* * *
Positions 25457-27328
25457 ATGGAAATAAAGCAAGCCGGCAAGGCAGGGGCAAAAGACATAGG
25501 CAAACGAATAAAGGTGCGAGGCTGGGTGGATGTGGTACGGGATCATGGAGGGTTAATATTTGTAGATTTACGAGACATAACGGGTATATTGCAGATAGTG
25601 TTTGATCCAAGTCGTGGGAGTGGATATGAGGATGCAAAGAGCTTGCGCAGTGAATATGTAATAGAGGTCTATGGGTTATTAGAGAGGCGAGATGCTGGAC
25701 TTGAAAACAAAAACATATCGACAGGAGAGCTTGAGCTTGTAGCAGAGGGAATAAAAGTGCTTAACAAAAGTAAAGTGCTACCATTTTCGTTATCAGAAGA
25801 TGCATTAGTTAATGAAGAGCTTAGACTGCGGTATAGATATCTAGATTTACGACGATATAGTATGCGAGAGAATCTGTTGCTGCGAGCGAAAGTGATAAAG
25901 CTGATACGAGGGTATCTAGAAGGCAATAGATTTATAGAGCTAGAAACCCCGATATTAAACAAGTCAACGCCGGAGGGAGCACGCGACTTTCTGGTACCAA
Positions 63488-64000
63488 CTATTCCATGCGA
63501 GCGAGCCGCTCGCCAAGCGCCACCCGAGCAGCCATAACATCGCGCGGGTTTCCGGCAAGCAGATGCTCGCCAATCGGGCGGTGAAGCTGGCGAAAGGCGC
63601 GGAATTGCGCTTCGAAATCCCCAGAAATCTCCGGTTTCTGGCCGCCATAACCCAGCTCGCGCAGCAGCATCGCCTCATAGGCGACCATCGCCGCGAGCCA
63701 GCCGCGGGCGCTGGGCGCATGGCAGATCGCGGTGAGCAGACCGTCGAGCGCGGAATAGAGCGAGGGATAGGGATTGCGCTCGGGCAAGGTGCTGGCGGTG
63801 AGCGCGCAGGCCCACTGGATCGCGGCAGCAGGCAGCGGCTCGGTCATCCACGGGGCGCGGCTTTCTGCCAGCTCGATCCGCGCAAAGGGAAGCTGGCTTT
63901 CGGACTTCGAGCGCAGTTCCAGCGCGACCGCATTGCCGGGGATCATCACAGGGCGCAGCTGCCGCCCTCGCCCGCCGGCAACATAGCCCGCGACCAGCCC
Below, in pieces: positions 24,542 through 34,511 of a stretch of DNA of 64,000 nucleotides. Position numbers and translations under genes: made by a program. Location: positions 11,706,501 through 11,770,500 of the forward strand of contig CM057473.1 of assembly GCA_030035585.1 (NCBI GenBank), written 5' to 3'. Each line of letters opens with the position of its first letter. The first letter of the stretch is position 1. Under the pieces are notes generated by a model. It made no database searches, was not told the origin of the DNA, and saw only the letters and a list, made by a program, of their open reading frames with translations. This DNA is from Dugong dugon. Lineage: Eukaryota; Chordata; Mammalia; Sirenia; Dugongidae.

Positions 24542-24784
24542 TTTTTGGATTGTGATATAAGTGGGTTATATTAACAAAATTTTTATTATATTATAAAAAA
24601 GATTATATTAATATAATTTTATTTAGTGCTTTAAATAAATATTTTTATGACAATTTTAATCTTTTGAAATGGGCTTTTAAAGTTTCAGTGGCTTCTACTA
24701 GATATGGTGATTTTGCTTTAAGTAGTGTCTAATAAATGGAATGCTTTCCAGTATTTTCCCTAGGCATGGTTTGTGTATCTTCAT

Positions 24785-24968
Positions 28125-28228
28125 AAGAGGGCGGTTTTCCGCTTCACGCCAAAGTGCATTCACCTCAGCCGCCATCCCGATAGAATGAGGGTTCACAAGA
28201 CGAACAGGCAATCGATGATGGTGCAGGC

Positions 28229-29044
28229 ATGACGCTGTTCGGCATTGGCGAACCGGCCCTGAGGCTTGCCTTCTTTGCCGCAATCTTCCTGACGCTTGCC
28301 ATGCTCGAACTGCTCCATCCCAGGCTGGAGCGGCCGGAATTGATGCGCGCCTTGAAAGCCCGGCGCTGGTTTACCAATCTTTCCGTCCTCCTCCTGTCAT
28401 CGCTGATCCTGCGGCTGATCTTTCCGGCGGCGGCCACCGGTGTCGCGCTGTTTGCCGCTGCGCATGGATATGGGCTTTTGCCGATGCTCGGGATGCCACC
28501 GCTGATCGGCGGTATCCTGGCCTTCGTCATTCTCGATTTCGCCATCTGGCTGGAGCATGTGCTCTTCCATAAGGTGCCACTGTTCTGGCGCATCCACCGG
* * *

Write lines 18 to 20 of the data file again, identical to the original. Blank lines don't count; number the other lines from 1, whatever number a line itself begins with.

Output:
24601 GATTATATTAATATAATTTTATTTAGTGCTTTAAATAAATATTTTTATGACAATTTTAATCTTTTGAAATGGGCTTTTAAAGTTTCAGTGGCTTCTACTA
24701 GATATGGTGATTTTGCTTTAAGTAGTGTCTAATAAATGGAATGCTTTCCAGTATTTTCCCTAGGCATGGTTTGTGTATCTTCAT

Positions 24785-24968